Monday, August 12, 2013

Reading Roundup: Maybe If I Were Older...

Despite my love of Southern lit, and despite Lee Smith being a preeminent author of modern Southern lady lit, The Last Girls is actually my first encounter with any of her books. This story reunites a handful of college friends on a Mississippi River cruise, decades after their first trek down the river on a makeshift raft as young, idealistic co-eds, at the request of the husband of their recently deceased friend, Baby. It's one of those situations where completely different personalities come together because of a common bond. We meet four modern-day characters from the original gaggle of girls [there are like a dozen of them, so why do we meet only four?], and these women all have their flaws. They've lost touch; they're mostly cynical; and none seem too pleased for this reminder of their pasts.

I didn't like a single character in this book. And as a result, didn't really like this book at all. It felt like all these people had been dragged down by things in their life, when nothing really bad had happened to them to warrant such a negativity. [They're all middle class and white and probably just bored.] I think the author was trying to say a lot about life and friendships and secrets and how these things shape the person you eventually become. Maybe I just not old enough to understand and appreciate that kind of reflection, but I find it hard to believe that every single character had somehow morphed into a shell of her former, youthful self. There was such an aura of negativity that I wondered why any of them agreed to this trip in the first place. So maybe The Last Girls was not the best intro to Lee Smith. [It is, by far, her lowest rated on Goodreads.] We'll have to try again.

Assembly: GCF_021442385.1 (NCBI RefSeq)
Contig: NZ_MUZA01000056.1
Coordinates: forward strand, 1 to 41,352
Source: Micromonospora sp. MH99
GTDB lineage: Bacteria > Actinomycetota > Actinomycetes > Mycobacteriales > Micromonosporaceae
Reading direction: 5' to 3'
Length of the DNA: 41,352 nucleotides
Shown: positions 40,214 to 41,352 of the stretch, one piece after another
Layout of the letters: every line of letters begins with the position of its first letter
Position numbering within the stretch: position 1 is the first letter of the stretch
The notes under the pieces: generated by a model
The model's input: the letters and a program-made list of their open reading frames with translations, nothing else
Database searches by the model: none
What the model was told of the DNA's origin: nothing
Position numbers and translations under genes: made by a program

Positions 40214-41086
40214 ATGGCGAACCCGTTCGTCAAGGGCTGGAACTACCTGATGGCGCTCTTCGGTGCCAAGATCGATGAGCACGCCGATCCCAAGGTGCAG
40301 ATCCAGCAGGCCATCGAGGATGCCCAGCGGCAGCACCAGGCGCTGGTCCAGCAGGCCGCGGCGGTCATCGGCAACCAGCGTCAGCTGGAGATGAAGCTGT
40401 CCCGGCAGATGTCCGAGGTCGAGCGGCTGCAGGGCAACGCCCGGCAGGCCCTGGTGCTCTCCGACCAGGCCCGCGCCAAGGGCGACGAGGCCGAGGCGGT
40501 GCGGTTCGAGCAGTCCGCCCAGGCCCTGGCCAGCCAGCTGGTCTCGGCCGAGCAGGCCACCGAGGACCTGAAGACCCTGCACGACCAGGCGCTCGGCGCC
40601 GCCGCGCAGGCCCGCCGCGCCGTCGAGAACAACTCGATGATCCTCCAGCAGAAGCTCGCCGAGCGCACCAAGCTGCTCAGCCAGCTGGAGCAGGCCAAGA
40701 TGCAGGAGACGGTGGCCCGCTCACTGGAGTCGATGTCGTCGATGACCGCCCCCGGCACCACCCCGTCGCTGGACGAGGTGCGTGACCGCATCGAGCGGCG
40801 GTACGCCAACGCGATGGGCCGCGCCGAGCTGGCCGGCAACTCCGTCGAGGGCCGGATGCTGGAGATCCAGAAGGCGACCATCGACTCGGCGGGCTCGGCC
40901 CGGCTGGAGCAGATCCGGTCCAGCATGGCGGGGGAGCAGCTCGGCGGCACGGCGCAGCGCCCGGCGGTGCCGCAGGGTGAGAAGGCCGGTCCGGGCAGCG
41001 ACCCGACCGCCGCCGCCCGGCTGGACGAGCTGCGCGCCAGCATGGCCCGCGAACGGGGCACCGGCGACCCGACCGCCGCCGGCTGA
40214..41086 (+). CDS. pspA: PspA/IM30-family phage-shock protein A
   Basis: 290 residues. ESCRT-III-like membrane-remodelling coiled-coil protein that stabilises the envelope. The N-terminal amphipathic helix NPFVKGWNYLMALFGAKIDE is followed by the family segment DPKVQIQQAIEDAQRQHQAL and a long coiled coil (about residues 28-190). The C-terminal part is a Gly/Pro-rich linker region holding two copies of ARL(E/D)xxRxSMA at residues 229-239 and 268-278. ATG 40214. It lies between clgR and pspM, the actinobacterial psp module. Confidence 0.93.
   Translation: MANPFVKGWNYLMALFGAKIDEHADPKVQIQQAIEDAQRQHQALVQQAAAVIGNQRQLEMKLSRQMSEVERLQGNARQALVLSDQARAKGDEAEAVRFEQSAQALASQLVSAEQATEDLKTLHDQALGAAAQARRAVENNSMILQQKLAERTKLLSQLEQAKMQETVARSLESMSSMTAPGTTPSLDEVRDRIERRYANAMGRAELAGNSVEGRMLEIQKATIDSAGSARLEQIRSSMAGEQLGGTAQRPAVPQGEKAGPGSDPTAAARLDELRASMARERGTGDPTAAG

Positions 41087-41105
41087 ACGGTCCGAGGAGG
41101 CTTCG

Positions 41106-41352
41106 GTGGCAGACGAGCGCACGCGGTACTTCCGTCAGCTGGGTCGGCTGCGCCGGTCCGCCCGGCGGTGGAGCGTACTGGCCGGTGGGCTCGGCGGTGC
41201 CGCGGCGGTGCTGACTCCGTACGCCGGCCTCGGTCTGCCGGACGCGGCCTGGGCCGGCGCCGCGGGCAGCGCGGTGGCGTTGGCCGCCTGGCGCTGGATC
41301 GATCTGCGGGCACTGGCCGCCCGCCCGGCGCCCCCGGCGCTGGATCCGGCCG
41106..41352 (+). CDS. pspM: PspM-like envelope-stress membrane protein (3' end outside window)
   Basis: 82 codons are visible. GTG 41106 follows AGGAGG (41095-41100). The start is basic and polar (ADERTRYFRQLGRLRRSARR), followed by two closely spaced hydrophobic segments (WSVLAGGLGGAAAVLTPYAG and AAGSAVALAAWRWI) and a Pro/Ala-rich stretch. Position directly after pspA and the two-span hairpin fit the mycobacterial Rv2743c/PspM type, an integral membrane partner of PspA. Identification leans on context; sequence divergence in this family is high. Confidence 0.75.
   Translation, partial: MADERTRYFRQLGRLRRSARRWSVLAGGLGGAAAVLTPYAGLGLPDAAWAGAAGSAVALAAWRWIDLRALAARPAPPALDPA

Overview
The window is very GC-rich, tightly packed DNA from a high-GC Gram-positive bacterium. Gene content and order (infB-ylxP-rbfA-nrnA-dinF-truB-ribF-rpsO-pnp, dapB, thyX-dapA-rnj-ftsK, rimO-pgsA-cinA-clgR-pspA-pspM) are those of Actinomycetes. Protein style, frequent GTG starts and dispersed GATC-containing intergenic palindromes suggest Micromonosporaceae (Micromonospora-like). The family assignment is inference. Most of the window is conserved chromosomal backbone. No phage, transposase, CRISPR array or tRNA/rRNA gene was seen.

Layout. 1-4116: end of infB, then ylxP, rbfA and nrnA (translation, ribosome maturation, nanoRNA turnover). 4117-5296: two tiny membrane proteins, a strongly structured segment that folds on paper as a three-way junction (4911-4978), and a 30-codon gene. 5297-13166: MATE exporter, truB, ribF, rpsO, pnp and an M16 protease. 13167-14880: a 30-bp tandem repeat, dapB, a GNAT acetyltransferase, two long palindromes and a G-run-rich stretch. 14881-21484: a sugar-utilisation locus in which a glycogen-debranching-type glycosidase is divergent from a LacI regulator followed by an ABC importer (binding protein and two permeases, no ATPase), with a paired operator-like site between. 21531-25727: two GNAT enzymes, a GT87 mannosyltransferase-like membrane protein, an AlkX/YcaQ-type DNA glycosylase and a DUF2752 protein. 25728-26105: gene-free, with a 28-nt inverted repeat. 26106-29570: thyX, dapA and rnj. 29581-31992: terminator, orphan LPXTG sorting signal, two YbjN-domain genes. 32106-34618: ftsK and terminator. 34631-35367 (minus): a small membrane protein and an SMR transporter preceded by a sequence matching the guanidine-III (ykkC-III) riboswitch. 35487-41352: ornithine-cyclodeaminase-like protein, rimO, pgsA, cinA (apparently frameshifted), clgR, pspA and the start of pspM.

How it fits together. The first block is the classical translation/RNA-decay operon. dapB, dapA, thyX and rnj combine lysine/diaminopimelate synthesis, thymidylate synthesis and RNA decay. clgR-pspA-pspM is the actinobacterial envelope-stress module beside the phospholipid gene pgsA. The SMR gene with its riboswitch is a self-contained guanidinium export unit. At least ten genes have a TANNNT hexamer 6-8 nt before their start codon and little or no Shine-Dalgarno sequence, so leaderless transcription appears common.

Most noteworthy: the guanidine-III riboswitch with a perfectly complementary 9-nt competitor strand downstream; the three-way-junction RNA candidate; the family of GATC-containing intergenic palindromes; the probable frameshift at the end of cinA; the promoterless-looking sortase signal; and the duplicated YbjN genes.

Russell Hoban's Turtle Diary was this month's book club pick, and while I was neutral towards it [mostly just thought it was boring], I was excited for the discussion; we have such a range of ages in our group that I knew others would be able to provide insight I never saw.

The story follows two characters—two strangers—whose lives are pushed together by the most random of situations. William G. and Neaera H. are both adults living fairly quiet, lonely lives. William was once married but now lives alone and works in a bookstore. Neaera writes children books and self-describes as a spinster without cats. They're both drawn to the turtle tank at the London zoo and become obsessed with the idea of freeing the turtles. The short chapters alternate in perspective, but their thoughts are often so similar that you forget whose thoughts you are reading.

I think that's much the point of this story. It's about these two people who feel utterly unconnected finding a connection in an unlikely place. It's not a cute story; it doesn't follow the expected trajectory of a romance. It has a lot of thoughtful musing on life and relationships; the sea turtles represent something to each of them, and that's why they find a connection there. As I was reading this, I felt too young for it. And older members of our group agreed. I think the right kind of reader can grab onto a lot in this story. There is a lot that can be taken away; maybe I just need to save it for a re-read in 2043.

[PS: You may recognize the author's name; Russell Hoban is the author of the "Frances the Badger" children's series. True classics!]

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